My cows just started eating the bark off of my trees? Why are they doing this?
This behavior actually has a name, “pica.” It refers to the habit of eating something not normally considered food, and it can occur in all animals.
One of my favorite episodes of that classic sitcom “M*A*S*H” was when Klinger decided to eat a Jeep in his continuous attempt to get out of the army. I guess you could call that pica.
Some researchers believe when cattle do this, it's due to some sort of nutrient imbalance. Cattle on lush pastures, for example, may be deficient in fiber the rumen needs for proper functioning. Some mineral deficiencies, including those tied to low phosphorus, potassium, copper and magnesium consumption, have been linked to pica. Even low-protein diets have been looked at as the culprit.
So, what does bark have going for it? It is high in fiber, and it does contain minerals and protein. So, there's the possibility your cattle are low in these areas.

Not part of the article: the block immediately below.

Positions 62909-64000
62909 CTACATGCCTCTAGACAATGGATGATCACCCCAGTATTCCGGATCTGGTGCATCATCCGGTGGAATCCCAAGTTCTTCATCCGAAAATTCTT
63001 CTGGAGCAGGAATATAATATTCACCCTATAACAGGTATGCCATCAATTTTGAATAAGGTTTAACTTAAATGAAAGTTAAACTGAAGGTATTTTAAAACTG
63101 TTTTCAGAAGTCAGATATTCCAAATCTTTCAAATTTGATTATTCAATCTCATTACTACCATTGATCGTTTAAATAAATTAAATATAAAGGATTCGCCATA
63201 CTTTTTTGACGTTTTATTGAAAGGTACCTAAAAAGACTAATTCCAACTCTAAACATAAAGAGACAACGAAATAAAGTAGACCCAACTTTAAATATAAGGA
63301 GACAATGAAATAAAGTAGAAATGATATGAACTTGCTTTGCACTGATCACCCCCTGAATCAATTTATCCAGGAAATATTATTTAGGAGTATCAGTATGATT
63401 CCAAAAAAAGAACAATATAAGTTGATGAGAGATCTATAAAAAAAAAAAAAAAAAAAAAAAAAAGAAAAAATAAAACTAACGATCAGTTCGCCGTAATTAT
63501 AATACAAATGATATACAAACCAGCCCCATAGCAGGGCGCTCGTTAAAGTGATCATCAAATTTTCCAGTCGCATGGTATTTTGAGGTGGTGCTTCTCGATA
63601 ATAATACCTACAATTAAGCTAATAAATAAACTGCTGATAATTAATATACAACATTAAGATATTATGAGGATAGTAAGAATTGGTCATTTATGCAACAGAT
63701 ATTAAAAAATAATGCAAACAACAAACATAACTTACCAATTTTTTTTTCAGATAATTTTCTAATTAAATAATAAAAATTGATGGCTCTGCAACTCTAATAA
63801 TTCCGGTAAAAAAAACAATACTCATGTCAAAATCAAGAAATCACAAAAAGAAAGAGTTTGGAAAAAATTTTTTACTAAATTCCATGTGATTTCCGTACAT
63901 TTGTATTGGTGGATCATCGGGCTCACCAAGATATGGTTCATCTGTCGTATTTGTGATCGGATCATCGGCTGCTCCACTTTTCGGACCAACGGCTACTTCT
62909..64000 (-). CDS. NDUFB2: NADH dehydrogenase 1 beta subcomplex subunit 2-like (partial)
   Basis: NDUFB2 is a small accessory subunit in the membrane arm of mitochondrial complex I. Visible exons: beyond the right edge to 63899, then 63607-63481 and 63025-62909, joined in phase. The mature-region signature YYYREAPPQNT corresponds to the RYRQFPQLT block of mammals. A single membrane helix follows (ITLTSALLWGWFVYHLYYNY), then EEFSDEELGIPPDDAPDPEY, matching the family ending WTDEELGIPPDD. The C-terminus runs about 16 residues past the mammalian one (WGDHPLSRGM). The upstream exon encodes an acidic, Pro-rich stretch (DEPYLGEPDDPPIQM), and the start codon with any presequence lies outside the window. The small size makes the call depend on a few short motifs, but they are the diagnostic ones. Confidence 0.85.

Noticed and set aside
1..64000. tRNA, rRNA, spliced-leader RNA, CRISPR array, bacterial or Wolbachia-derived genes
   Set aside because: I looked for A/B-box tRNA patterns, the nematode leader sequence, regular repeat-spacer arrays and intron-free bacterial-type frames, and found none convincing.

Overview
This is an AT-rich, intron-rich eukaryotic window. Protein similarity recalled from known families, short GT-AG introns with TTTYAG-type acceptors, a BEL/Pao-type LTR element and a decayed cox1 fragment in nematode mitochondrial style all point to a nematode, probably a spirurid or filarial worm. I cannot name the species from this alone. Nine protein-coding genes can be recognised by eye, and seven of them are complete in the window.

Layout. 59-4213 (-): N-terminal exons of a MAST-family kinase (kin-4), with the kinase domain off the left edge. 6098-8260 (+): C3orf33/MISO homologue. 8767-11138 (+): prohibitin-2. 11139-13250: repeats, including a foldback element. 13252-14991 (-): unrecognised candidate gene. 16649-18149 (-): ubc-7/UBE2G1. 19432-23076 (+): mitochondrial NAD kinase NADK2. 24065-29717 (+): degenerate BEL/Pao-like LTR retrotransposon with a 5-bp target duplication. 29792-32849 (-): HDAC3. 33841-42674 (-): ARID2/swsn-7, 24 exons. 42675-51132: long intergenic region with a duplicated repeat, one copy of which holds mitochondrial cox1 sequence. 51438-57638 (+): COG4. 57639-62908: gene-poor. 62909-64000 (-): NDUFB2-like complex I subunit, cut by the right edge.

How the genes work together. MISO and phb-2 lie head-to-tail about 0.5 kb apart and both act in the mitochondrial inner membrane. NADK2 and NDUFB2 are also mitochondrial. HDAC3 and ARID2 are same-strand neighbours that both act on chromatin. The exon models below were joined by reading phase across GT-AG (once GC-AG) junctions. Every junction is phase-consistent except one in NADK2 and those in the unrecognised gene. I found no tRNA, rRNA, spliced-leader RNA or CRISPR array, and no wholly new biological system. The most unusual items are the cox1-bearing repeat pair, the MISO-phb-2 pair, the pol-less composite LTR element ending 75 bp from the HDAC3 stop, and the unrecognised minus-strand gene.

A good first step is to evaluate your herd's nutritional program. This is going to be key to peak performance and profitability in any herd. If cattle are thin, they may need supplemental feed for additional energy, and/or they may need additional protein.
Cattle also must have a balanced mineral program. A trace mineral block is not adequate. Minerals can be supplied a few different ways; most commonly, they are in supplemental feed, in lick tubs or probably loose minerals in some type of feeder.
It's not enough to just supply minerals; you need to be sure the cattle are consuming them. So, think about palatability when choosing a mineral, as well as how well it fares out in the elements.
And, while those are all of the scientific reasons cattle will eat bark off of trees, there's one more: In some cases, I am convinced cows just get bored. This can simply be a bad habit, but one that cows can teach each other.
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